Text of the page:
1. Any photograph ever taken by anyone

Growing up, I noticed the care with which my dad took family photos. The idea that picture-taking is serious business was somehow instilled in me at a young age. Composition matters and you must be thoughtful about it. I would love to do more with my own photography someday, to learn how to exploit or manipulate my environment and equipment to achieve desired effects. For now, I just take a photo a day with a crappy point-and-shoot and post them on Flickr. I like joining communities where other amateurs post their photos a day too. I could stare at almost any photo for hours. It’s hard to explain why, for the vicarious experience, maybe.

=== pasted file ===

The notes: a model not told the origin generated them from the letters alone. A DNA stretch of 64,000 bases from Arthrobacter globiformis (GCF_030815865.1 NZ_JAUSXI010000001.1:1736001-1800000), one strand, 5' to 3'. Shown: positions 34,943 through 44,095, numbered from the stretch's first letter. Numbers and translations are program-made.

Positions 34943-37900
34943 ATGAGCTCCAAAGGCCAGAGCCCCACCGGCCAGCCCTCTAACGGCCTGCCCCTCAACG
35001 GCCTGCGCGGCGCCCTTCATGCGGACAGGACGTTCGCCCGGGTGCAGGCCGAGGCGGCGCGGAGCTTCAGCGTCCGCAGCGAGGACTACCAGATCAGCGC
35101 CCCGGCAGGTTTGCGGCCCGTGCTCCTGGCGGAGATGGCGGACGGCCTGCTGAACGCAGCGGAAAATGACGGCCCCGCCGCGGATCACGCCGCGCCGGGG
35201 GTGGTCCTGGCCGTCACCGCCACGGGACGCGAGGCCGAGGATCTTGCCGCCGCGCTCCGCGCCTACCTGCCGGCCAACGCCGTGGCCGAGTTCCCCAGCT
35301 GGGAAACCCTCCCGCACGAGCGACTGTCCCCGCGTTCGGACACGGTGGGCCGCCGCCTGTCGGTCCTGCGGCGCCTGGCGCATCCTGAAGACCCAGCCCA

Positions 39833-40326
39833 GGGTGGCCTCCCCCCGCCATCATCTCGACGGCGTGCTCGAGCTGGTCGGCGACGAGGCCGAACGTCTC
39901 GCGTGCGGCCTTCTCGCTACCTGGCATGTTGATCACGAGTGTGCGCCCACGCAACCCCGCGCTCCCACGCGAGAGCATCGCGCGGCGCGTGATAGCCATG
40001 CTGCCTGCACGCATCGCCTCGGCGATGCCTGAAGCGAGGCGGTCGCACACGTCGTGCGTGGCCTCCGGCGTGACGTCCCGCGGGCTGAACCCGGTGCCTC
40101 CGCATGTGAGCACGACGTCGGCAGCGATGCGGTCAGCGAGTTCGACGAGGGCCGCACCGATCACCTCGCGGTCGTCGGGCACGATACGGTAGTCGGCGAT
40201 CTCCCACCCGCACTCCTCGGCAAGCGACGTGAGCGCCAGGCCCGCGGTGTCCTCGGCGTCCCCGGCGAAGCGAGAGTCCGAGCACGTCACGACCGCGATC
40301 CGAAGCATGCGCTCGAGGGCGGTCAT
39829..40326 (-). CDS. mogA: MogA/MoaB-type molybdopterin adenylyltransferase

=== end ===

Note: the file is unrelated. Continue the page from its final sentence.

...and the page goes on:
I can’t believe I just made a top 10 favorite artworks list that doesn’t include Chuck Close, Joseph Cornell, or any women. Such are the limitations of top 10 lists. What are your favorite artworks? Or what have you been dying to make a top 10 list of that you are never asked to?